3.     Identify deepfakes. In line with President Biden’s sweeping executive order on AI, which requires the Department of Commerce to develop guidance for watermarking AI-generated content, platforms should further develop detection and labeling tools. One way for platforms to start is to scan an existing database of images and tell the user if an image has no history (Google Images, for example, has begun to do this). AI systems can also be trained to detect the signatures of deepfakes, using large sets of truthful images contrasted with images labeled as fake. Such software can tell you when an image has a high likelihood of being a deepfake, similar to the “spam risk” notice you get on your phone when calls come in from certain numbers.

4.     Filter advertisers. Companies can share a “safe list” of advertisers across platforms, approving those who comply with applicable advertising laws and conform professionally to the platforms’ advertising standards. Platforms also need to ramp up their scrutiny of political ads, adding prominent disclaimers if synthetic content is used. Meta, for example, announced this month that it would require political ads to disclose whether they used AI.  

5.     Use real humans to help. There will, of course, be mistakes, and some untrustworthy content will slip through the protections. But the case of Wikipedia shows that misinformation can be policed by humans who follow clear and highly detailed content rules. Social media companies, too, should publish quality rules for content and enforce them by further equipping their trust and safety teams, and potentially augmenting those teams by providing tools to volunteers. How humans fend off an avalanche of AI-generated material from chatbots remains to be seen, but the task will be less daunting if trained AI systems are deployed to detect and filter out such content.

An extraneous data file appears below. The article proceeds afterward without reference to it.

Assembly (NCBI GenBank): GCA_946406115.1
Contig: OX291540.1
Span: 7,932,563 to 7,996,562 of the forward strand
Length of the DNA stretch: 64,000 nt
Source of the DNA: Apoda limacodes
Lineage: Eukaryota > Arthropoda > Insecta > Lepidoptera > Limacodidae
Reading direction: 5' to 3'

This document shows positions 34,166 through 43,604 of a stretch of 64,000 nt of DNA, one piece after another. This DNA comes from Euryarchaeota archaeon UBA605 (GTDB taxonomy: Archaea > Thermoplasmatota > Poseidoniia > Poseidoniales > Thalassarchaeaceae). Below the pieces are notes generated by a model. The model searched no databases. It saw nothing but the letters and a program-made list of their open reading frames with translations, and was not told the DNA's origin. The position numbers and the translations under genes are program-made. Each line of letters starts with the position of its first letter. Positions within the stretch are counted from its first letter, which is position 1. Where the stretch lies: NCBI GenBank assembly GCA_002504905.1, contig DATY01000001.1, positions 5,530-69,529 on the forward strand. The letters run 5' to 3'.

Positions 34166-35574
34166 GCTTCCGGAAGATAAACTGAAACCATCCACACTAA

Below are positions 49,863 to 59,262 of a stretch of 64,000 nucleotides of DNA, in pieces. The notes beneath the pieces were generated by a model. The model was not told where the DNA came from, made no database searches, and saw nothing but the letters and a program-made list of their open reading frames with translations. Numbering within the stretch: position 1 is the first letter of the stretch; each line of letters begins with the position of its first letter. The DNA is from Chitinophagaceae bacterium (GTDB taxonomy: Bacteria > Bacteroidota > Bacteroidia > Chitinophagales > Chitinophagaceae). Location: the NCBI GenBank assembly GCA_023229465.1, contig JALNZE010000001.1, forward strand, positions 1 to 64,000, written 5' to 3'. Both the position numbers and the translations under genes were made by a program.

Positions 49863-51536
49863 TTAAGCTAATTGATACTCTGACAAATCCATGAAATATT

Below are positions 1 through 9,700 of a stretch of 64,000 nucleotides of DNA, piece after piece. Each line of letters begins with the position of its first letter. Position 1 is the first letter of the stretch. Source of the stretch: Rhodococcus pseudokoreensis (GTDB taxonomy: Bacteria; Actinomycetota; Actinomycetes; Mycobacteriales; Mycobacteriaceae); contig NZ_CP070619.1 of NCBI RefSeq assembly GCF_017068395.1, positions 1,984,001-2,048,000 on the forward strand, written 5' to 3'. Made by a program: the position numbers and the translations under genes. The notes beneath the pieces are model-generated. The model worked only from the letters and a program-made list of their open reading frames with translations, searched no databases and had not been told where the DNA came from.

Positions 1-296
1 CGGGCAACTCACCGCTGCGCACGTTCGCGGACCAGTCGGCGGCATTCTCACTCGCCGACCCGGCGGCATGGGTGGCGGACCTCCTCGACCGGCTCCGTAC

6.     Invest in research. For all these approaches to work at scale, we’ll require long-term engagement, starting now. My philanthropic group is working to help create free, open-source testing frameworks for many AI trust and safety groups. Researchers, the government, and civil society will also need increased access to critical platform data. One promising bill is the Platform Accountability and Transparency Act, which would, for example, require platforms to comply with data requests from projects approved by the National Science Foundation.

With a concerted effort from companies, regulators, and Congress, we can adopt these proposals in the coming year, in time to make a difference. My worry is that everyone benefits from favorable mis- or disinformation to varying degrees: our citizens are amused by such content, our political leaders may campaign with it, and the media garners traffic by covering sensationalist examples. The existing incentive structures will make misinformation hard to eliminate.  

Social media platforms need to fundamentally rethink their design for the age of AI, especially as democracies face a historic test worldwide. It’s clear to me the future will be one of many decentralized online spaces that cater to every interest, reflect the views of real humans (not bots), and focus on concrete community concerns. But until that day comes, setting these guardrails in place will help ensure that platforms maintain a healthy standard of discourse and do not let opaque, engagement-driven algorithms allow AI-enabled election content to run rampant.

Eric Schmidt was the CEO of Google from 2001 to 2011. He is currently cofounder of Schmidt Futures, a philanthropic initiative that bets early on exceptional people making the world better, applying science and technology, and bringing people together across fields